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Inspiring Stories of Resilience

In August of 2011, more than six years after Jennifer Marshall’s bipolar disorder first surfaced, she decided to start a blog. It became a place where she turned to write about her life as a wife and young mom to two small kids, and writing helped her begin to heal. She titled it: Bipolar Mom Life. Jennifer wrote anonymously at first, because she was afraid of being judged. She also worried that disclosing her mental illness may make future employment opportunities difficult. For eighteen months, Jennifer wrote and found community online. Other writers who were openly sharing their stories of overcoming mental illness inspired her, and when she landed her first paid writing job, Jennifer decided to stop hiding behind a pen name.

When WhatToExpect.com published her first article with Jennifer’s byline, it was also picked up by AOL.com (the parent company). The outpouring of support and gratitude when that piece hit the Internet with her real name was overwhelming. She knew immediately that disclosing was the right decision. She could finally talk about all parts of her life, and not just the shiny, fun moments.

About six months later, Jennifer had the idea to launch a theater show. A simple storytelling show where individuals from the community could tell their stories through creative expression to break down the stigma associated with mental illness. She wanted to give individuals from the community the same opportunity she had – a stage on which to share their story of living a successful life despite mental illness. Jennifer met her Co-Founder, Anne Marie Ames, at a mutual friend’s party and recruited her to help put the project out to the world.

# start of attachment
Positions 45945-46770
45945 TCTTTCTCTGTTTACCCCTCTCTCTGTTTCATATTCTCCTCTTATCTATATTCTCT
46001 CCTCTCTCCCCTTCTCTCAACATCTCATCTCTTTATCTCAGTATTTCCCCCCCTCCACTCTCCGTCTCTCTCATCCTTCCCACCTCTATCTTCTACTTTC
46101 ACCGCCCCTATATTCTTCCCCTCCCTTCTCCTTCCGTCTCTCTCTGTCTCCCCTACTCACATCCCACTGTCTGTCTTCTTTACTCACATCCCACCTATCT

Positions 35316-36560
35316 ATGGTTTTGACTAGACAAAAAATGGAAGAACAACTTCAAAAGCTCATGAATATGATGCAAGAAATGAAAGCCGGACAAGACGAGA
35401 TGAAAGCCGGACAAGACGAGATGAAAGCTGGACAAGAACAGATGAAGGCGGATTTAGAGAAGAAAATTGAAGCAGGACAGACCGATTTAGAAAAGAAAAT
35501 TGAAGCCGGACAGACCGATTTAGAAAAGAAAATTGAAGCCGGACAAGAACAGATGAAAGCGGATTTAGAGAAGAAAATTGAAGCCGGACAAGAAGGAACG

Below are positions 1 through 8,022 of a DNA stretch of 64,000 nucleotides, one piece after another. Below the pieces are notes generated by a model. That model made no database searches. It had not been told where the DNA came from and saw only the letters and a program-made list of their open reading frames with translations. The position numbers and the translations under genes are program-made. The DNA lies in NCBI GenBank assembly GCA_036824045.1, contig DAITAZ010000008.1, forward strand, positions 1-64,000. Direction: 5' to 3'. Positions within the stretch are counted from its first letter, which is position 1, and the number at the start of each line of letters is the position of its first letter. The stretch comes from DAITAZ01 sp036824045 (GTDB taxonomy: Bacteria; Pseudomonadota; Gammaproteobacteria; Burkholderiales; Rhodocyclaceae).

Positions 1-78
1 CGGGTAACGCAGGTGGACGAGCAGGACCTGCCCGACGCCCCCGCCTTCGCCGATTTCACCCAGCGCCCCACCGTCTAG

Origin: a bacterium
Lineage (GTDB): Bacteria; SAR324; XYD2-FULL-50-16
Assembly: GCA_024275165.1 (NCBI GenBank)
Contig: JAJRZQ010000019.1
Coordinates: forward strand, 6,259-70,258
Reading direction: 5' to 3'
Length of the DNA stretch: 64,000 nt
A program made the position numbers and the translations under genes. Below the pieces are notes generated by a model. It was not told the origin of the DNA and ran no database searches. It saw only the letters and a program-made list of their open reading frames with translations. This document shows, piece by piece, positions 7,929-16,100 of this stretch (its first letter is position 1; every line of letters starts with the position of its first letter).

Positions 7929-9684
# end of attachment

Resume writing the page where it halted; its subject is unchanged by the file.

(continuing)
Jennifer and Anne Marie launched This Is My Brave on Kickstarter in October of 2013 and the excitement surrounding the project grew and grew. They offered tickets to the first show and handmade “BRAVE” bracelets, among other items, as rewards for financial pledges of support. Within 31 days, the campaign had surpassed their goal of $6500 to fund the first show, ending up with over $10,000 in contributions. It was clear that the community wanted to help bring this show to life – they believed in the vision and Jennifer and Anne Marie were dedicated to delivering an exceptional production.

It was at the inaugural This Is My Brave production that Jennifer realized the power of storytelling. At the conclusion of the sold-out performance, as audience members and cast members celebrated in the theater lobby, a woman waited patiently to speak with her. When she finally made her way to Jennifer to say hello she introduced herself and said, “Hi, Jenn. My name is Susan. My husband and I drove all the way from Philadelphia to see your show. I found your blog in my darkest moments of dealing with depression and anxiety, and your writing saved my life.”

That was the moment that changed everything. She went on to share that she was afraid she’d never be able to have children because of her mental health challenges, but Jennifer encouraged her to pursue her dreams of becoming a mother by consulting closely with her psychiatrist and therapist to devise a plan for a safe pregnancy.

A year later Jennifer would be brought to tears by an email that arrived in early May. Susan had reached out to say she was about to celebrate her very first Mother’s Day and shared a photo. She was beaming, holding her new baby.

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